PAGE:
Have you ever run across a situation as a commercial loan officer where you’re looking at an owner/user commercial real estate deal that makes perfect sense to you—but your loan committee doesn’t want to do the deal for one reason or another?
There are many reasons a loan committee may say no to a deal you believe in. Let’s explore my top 10:
1. The lender's belief that it must do 65% to 75% loan-to-value transactions for owner/users.
Solution: Educate the loan committee about the Small Business Administration’s (SBA) 504 loan program, where the institution lends on only 50% of the transaction, a certified development company (CDC) lends on 40% of the deal with a guaranty from the SBA, and the borrower comes up with 10% equity cash.
2. The belief that it's too much trouble to deal with the SBA.
Solution: The local CDC takes care of the SBA side of things, and the lender does its commercial real estate transaction as it normally would.
3. Lack of comfort with the 504 loan program’s 90% loan-to-value requirement during the bridge period until the CDC/SBA buys them out.
Solution: While the 90% loan to value occurs in the interim period, the risk is minimal because the CDC/SBA provides the takeout portion of the deal. If there’s no construction, the interim period lasts for only 60 to 90 days.
Even so, some lenders aren’t convinced. That’s ok. There are nationwide lenders that will do the bridge loan for a fee to complete the transaction. So the originating lender only has to be concerned with the first mortgage.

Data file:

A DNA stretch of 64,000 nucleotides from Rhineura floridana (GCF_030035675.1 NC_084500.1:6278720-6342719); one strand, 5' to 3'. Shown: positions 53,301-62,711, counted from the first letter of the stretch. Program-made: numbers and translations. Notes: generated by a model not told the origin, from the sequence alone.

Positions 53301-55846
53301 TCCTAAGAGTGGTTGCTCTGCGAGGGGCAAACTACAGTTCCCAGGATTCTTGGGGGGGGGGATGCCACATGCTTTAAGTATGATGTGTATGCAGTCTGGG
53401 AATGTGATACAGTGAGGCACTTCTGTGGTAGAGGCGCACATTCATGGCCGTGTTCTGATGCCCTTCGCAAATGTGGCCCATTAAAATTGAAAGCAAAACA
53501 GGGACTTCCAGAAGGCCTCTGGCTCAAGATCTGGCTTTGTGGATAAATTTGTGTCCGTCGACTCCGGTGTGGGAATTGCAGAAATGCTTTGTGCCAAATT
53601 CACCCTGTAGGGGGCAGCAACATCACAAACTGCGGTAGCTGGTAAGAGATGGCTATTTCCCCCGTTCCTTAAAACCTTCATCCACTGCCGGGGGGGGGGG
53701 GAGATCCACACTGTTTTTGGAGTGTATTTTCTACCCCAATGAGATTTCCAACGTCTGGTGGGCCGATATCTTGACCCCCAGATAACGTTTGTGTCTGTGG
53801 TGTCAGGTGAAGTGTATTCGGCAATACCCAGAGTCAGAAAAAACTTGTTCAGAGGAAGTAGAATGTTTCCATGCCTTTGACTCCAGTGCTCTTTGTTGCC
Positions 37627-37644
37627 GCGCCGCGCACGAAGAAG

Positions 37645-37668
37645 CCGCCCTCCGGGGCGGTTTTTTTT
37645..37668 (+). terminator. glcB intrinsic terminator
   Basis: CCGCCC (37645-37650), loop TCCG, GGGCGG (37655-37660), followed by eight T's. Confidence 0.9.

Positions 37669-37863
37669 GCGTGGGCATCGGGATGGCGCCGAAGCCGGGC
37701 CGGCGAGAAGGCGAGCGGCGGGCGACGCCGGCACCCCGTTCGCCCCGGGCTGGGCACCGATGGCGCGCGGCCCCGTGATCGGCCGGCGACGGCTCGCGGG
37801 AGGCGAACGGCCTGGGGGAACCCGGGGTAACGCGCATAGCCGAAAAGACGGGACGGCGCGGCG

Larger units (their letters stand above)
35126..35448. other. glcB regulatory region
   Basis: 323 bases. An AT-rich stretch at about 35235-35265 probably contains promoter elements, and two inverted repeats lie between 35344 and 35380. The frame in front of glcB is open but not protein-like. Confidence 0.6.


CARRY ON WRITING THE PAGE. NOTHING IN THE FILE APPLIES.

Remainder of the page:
4. Some deals are too big and the institution has capital restrictions.
Solution: The SBA 504 Secondary Market. There are now a variety of players nationwide that will purchase or even direct fund a 504 first mortgage for the lender. Some will even take care of the interim loan.
A lender can book a loan to close escrow and then sell the loan to the secondary market. Or, a lender can simply have the secondary market lender “direct fund” the loan.
This way, the loan never touches the originating lender’s balance sheet. But the originating lender can sell the loan and earn a premium. Thus, it can solve a need for the borrower, retain the relationship, and earn premium income.
5. Some lenders won’t lend on certain industry classifications.
Solution: Once again, the lender can allow the secondary market lender to place the loan on its balance sheet, not the “selling lender’s” balance sheet.
6. The loan doesn’t match the lender's internal credit criteria.
Solution: Lenders can now sell loans for most credit criteria using one of the options available in the secondary market, assuming there’s CDC and SBA approval of the corresponding debenture.
7. The lender decides to sell a loan to a secondary market player and gets declined. This can happen because each secondary market lender has its own criteria. Some look only for higher credit quality deals or certain asset types.
Solution: Try another secondary market player. Or take the deal somewhere that offers a variety of options all at once.
8. The lender can’t offer rates that meet or beat its local competition.
Solution: Through the secondary market, lenders can offer fixed rates—for up to 25 years—using the balance of the secondary market, not the local selling lender.
9. The lender can’t match the competition’s terms.
Solution: Again, the secondary market offers 25-year, fully amortizing loans, which the local competition may not be able to do.
10. The lender only does 7(a) loans because the premiums are better than for other loans.
Solution: Determine what’s better for the borrower—a variable-rate 7(a) or a fixed-rate 504 with roughly the same rate?
We know what’s better for the borrower—and that’s our mission. We want borrowers to succeed so they can flourish, create jobs, and stimulate the economy, right?
So now you know what to do if your loan committee doesn’t want to do an owner/user commercial real estate deal. Many options exist to help you get past “no.”